What is planning? The most important of all managerial tasks are planning. It is the mechanism by which administrators set targets and determine the process by which those goals are to be accomplished. Planning includes the selection of tasks and goals and the actions to achieve them; decision-making, that is, the selection of future courses of action from among alternatives, is necessary. Planning may thus be considered to decide on a possible course of action. Before doing so, it can also be treated as a thought mechanism. Director scheduling involves worrying about what to do, who is going to do it, and how and when to do it.
Plans have two basic components: priorities and statements of action. Goals reflect the goals and outcomes that executives aim to accomplish. Statements of action reflect the means by which an agency goes forward in order to accomplish its objectives. Planning also requires (retrospectively) thinking about previous events and about future prospects and impending challenges (prospectively). Planning questions the strengths and limitations of the company and requires decision-making on the desired ways and means to accomplish them. Differences in decision-making and planning, however, exist. Decisions can be taken without preparation, but without making decisions, planning cannot be carried out.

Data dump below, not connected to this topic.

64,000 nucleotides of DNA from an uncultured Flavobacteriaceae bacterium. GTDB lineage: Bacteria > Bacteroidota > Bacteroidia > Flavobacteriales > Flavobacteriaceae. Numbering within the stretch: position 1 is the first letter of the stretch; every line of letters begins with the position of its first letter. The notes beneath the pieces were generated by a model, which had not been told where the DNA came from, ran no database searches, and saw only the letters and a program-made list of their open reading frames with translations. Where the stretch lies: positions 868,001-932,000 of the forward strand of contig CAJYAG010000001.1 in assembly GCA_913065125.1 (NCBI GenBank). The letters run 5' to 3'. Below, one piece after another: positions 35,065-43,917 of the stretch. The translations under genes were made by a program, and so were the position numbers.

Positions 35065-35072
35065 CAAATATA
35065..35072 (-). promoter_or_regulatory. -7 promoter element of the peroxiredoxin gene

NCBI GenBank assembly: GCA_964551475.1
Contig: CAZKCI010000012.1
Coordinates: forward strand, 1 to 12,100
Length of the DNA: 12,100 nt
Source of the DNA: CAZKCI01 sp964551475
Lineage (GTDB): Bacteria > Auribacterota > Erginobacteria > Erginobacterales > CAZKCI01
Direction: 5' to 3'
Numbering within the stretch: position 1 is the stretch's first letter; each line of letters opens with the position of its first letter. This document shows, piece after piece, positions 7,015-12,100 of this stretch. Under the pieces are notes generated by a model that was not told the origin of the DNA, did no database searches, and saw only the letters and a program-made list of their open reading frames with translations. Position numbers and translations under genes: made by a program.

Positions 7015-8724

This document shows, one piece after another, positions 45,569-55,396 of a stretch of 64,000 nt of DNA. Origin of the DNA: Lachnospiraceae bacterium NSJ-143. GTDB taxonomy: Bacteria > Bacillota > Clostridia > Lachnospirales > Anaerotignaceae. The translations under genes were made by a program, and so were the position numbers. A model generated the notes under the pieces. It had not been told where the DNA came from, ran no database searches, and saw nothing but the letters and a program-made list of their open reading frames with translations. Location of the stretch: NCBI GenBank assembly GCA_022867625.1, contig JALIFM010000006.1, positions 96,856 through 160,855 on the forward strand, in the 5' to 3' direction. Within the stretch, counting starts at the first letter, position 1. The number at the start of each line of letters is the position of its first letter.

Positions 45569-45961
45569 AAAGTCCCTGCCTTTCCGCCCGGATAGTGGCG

The nature of planning
By observing its features, the essence of planning can be illustrated. They are the following:
- Planning is a conceptual activity: a quick method is not planning. It is an analytical exercise on the part of the manager and requires thought and prediction.
- Planning is goal-oriented: each plan outlines the targets to be accomplished in the future and the steps taken to achieve them. Unless the objectives are known, a manager cannot do any planning.
Planning is forward-looking:
planning is “look before you leap” in line with the adage. Planning thus implies planning ahead. Since it is carried out to reach such targets in the future, it is futuristic in nature.
All managerial tasks are covered by planning:
planning is the fundamental role of managers at all levels, although the type and scope of planning will be somewhat different at each level.